Why Africa must sustain investments in immunization – Senegal’s president

SENEGAL’s President Macky Sall has called on African leaders to make immunization a priority.

Sall said the decline in immunization on the continent, occasioned by the COVID-19 pandemic, was a clarion call on the continent’s leaders to invest more resources in vaccines and routine immunization.

The Senegalese President, also the Chairman of the African Union, made the call preparatory to the Forum on Immunization and Polio Eradication in Africa’s meeting, which is holding in his country from Saturday, December 10.

Sall reminded leaders of the continent of the 25 million children who missed out on vaccination globally in 2021 because of the COVID-19 crisis and the toll the halt has had on global health, especially children.


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He appealed to fellow African leaders to implement the Addis Ababa Declaration on Immunization to ensure that no child dies of vaccine-preventable ailment.

The ICIR reports that 45 African countries are signatories to the declaration.

In the declaration, the leaders pledged to ensure that everyone on the continent – regardless of who they are or where they live – receives the full benefits of immunization.

The countries noted that immunization reduces child deaths by 50 per cent and increases school enrolment and attendance for children.
They also agreed that broad-based, inclusive growth in Africa depends on a healthy population, which immunization helps to achieve.

Another agenda, the Immunization Agenda 2030, unanimously adopted by all member states at the World Health Assembly in 2020, provides a strategic framework for addressing key immunization issues in the context of primary health care and universal health coverage from 2021-2030.

Sall said the continent would save many lives and foster development if its leaders implemented the two plans.

This newspaper reports that the World Health Organization (WHO) declared Africa free of the wild poliovirus in August 2020, after Nigeria, the continent’s only nation with the virus, no longer recorded cases for months.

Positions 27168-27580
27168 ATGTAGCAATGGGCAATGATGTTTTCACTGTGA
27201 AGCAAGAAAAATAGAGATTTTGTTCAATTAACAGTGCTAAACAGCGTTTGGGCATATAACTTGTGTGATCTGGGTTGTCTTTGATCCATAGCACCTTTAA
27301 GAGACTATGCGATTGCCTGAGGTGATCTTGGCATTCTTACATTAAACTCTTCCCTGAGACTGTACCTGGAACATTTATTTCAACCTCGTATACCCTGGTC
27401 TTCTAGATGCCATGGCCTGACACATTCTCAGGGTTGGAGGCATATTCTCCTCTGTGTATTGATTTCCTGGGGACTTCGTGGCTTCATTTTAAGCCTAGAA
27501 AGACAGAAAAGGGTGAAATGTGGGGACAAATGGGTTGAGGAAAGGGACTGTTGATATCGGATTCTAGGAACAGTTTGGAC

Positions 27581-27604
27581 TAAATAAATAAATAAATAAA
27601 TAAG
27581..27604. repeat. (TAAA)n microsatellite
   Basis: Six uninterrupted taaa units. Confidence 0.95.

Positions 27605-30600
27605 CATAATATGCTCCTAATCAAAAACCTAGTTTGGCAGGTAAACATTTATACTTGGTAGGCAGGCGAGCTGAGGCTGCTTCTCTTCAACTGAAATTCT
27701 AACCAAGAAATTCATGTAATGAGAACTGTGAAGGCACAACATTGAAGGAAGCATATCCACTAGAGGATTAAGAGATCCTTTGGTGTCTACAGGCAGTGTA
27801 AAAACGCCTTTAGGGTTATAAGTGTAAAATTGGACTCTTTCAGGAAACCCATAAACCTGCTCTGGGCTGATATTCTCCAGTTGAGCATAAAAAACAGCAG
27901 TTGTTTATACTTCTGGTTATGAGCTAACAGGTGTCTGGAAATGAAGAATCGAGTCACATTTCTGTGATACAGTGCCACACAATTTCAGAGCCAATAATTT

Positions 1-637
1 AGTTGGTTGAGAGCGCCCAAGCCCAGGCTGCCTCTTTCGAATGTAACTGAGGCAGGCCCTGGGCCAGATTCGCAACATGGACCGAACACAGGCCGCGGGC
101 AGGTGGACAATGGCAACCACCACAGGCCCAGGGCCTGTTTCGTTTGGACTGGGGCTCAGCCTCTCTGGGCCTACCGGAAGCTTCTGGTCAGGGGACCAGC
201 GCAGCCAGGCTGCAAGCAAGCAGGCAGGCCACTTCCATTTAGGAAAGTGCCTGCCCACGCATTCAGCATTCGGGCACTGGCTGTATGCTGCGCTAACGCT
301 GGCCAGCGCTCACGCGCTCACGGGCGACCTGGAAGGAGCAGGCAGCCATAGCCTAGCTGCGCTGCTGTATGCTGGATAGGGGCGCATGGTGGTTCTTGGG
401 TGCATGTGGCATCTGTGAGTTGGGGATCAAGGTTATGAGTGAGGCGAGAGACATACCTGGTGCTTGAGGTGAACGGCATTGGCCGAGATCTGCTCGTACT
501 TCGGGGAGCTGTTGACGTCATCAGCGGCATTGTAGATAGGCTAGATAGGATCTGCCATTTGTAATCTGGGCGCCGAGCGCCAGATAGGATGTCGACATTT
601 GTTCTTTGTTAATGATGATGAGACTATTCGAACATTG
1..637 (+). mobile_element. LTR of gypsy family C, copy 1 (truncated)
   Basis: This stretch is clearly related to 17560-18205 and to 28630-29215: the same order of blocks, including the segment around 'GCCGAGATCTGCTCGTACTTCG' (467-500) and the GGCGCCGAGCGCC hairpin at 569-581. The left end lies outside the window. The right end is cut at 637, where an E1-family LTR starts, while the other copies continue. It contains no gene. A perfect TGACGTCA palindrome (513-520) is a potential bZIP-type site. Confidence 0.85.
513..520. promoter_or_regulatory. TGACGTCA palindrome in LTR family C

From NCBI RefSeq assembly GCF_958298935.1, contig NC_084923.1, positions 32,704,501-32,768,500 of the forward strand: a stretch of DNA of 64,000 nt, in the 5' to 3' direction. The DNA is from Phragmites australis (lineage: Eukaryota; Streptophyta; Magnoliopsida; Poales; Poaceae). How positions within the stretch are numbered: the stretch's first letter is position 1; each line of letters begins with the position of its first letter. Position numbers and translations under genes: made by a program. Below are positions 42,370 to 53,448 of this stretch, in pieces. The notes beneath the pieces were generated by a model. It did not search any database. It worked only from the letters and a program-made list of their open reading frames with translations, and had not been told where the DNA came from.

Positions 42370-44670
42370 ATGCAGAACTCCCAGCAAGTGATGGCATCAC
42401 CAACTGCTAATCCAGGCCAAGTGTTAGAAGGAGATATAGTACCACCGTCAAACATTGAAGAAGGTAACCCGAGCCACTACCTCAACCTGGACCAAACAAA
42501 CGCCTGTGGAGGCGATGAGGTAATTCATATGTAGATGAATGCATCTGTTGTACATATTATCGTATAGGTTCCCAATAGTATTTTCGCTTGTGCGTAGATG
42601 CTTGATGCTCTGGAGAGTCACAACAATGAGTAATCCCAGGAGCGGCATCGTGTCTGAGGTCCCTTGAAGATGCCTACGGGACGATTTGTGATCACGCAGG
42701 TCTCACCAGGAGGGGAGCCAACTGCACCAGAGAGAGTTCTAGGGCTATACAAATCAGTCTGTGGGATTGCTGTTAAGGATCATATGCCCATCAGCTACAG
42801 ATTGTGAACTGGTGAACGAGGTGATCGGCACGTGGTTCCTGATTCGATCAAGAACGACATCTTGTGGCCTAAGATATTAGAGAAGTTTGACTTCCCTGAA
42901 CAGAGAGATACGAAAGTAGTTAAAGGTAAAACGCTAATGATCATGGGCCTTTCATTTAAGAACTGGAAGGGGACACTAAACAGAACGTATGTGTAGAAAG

But there have been reports of polio cases in communities not reached by health officials for immunization on the continent. Here is the fact sheet on immunization on the continent.

Sall said that to tackle declining immunization rates and the resurgence of polio, African leaders must reaffirm their commitment to routine immunization, eradicating polio, addressing the resurgence of other vaccine-preventable diseases, and establishing vaccine manufacturing firms on the continent to ensure that no child is left behind.

His words, “It must be said loud and clear that immunization is a safe intervention. From conception to the first injection, vaccines follow a rigorous and standardized scientific protocol that leaves no room for chance. Immunization saves lives, especially those of women and children, who are, in many ways, vulnerable groups in society. Immunization is effective.

“It prevents human suffering and disabilities, and it helps to build strong immune systems in children.”

Meanwhile, the Acting Director of the Africa CDC, Ahmed Ouma, a doctor, assured that the organization had the expertise and the commitment needed to change the immunization narratives on the continent if the leaders played their roles.

“We are re-engaging around the Addis Declaration on Immunization to increase access to vaccines, improve outbreaks surveillance and response and invest in vaccine production in Africa. This is how we will protect our children from vaccine-preventable diseases and is key to the new public health order we are working toward,” he said.

Similarly, the Director General of the World Health Organization (WHO), Tedros Ghebreyesus, said the right to health includes the right to vaccines.

According to him, countries must ensure that routine immunization services guarantee equitable access to all children wherever they live.

He appealed for concerted regional and global action to expand access to life-saving vaccines that would enable the world to protect its people against multiple and concurrent outbreaks of diseases such as polio, measles, yellow fever, cholera, and diphtheria.



    The Executive Director of the United Nations Children Fund (UNICEF), Catherine Russell, also noted that the lives of millions of children and adolescents were at risk due to a drop in routine vaccinations that could prevent killer diseases.

    “We must urgently make up lost ground and expand our reach to prevent dangerous outbreaks of diseases like polio and measles, especially among children who have yet to receive a single immunization. We know this is possible if we all work together to reach every child.”

    But the Chief Executive Officer of GAVI, Seth Berkley, harped on the need for the continent to execute the Africa Union’s 2040 vision to expand vaccine manufacturing.

    Berkley said a thriving African vaccine manufacturing ecosystem would be a huge opportunity to improve health security and self-sufficiency for the continent.



    Marcus bears the light, and he beams it everywhere. He's a good governance and decent society advocate. He's The ICIR Reporter of the Year 2022 and has been the organisation's News Editor since September 2022. Contact him via email @ [email protected].

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